16. Mar 25, 2004 #15

    <---The theory of electricity remains an open case for research.--->

    Leaving aside superconductivity , would you say that the theory we have at present explaining electrical phenomenon is adequate in its explanation of how electrical energy flows through a conductor ?
  17. Mar 25, 2004 #16
    Hate to expand on an already unanswered question, but would these virual photons have mass? Not resting mass, but inertial mass? If so, it seems that they must be travelling in both directions, not just in one. Otherwise a net force would be created in addition to the EM field, which is not the case.

    Sorry I've trying really hard to decipher Ed Leedskalnin's journal and apply it to one of the current field theories and this seems like a perfect candidate :wink: Of course, the guy is probably just crazy, but he also made a lot of sense in a weird kind of way.
  18. Mar 25, 2004 #17

    When present theory of electricity is used for the generation of power
    (rate of change of energy), which I had the notion that its efficiency is less than that of steam engines and compounded by the recent rise in the price of fossil fuel, it is not adequate.

    2nd planned piece of my reply is the following:

    Your question:

    What is the behaviour of a truly free electron?

    My answer is that an electron can never truly free. It is always together with other electrons or particles. Physics is not very much interested in understanding just one electron but its interactions with other atoms or particles (electrons, positrons, photons, fermions and bosons).

    But when one electron is confined by a Penning trap as that done by Dehmelt to which he co-received with Ramsey the 1989 Nobel Prize in physics, it properties can be accurately determined (for Dehmelt it’s the positron called Priscilla).



    I will try to reply your question in a separate post.
  19. Mar 25, 2004 #18

    The theory of photon asserts that photons (real or virtual) always have its mass equal to zero. Photons can have various amount of energy depending on its wavelength or frequency.

    Field theories are divided into two groups: the vector field and the scalar field.

    The vector field (field with a defined nonzero force) comprised: gravity, EM, strong, weak.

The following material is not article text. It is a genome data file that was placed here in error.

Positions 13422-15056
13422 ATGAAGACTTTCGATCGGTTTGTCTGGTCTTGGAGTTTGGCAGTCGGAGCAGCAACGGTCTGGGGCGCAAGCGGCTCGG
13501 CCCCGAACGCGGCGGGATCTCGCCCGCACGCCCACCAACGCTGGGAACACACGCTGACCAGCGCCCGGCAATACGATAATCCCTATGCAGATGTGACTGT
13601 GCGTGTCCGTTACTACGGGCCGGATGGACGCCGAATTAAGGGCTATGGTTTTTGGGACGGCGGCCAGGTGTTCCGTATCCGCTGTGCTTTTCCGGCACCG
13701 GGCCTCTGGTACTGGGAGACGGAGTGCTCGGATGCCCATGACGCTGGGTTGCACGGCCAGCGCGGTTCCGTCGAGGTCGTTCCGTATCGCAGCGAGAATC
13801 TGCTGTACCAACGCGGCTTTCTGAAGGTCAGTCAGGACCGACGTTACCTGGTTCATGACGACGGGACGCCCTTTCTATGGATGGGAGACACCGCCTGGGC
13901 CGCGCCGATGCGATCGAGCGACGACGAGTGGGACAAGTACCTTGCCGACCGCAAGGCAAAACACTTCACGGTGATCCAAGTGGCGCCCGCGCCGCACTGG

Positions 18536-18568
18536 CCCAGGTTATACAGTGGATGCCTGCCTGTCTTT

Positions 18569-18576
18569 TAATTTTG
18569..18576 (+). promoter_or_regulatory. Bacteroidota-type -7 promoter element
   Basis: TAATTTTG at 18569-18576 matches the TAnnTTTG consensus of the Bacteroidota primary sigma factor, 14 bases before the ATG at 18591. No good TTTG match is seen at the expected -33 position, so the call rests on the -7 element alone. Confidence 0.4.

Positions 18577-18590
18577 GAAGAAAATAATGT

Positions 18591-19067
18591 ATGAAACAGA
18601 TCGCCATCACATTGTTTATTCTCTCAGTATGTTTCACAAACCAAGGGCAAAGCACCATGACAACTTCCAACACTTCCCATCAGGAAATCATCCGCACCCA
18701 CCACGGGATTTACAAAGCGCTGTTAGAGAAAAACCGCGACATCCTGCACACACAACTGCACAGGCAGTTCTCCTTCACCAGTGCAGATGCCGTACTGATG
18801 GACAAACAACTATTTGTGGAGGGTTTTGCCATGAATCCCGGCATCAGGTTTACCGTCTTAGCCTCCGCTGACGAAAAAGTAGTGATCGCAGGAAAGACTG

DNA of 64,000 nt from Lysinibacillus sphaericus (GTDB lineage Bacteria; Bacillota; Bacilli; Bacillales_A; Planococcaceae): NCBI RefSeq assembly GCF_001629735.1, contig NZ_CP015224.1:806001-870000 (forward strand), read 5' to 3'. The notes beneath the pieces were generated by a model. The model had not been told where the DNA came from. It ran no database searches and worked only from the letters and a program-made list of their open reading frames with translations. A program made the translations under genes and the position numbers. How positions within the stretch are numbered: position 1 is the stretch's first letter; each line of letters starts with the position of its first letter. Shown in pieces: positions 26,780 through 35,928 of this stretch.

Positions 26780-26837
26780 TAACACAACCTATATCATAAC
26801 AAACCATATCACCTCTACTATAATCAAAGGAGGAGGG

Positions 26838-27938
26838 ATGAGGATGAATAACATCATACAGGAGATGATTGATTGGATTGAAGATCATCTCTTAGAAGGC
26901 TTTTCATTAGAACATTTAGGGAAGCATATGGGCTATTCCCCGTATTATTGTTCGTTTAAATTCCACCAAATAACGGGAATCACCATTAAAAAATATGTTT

The only major scalar field (field with no defined sense of direction) that I am aware of is the Higgs field.

    In quantum field theories, each of the vector fields is associated with each own quanta. Graviton for gravity, photon for EM, W's and Z's for weak, and gluons for strong. These are all exchange particles.
    Field theories do not defined a velocity of the continuous field itself but only velocity for its quanta.

    Ed Leedskalnin attributed a velocity to the magnetic field which he called "magnetic current." This is a misnomer, since there is no detectable magnetic monopole such that the divergence of magnetic field is zero in vacuum and in matter. He could have meant electric current. He also could have meant something about magnetism which we still do not have any understanding of at this time.
  20. Mar 25, 2004 #19

    The concept of mean free path is derived from statistical mechanics succeeding classical mechanics and preceding quantum mechanics.

    In a dynamic system of many particles such as electrons or gas molecules there is always the possibility of collision between particles. The average path travels by one particle between collision is defined as the mean free path.

    The mean free path is calculated by the following equation:

    [tex] l_{mfp} = \frac{1}{n\sigma}[/tex]

    n is the number of particle per unit volume.
    [tex]\sigma[/tex] is the cross-sectional area of the particles.

    Notice that as the number of particles in the system increases, the mean free path becomes smaller and smaller. If there is only one particle in the system, then the mean free path can be the length of the system itself.
  21. Mar 25, 2004 #20
    The decrease of the mean free path, according to the kinetic theory of heat, decreases the kinetic energy of the system. If the total energy of the system is conserved then the potential energy must increase.

    By same analogy, the electric potential energy should increase when the mean free path decreases.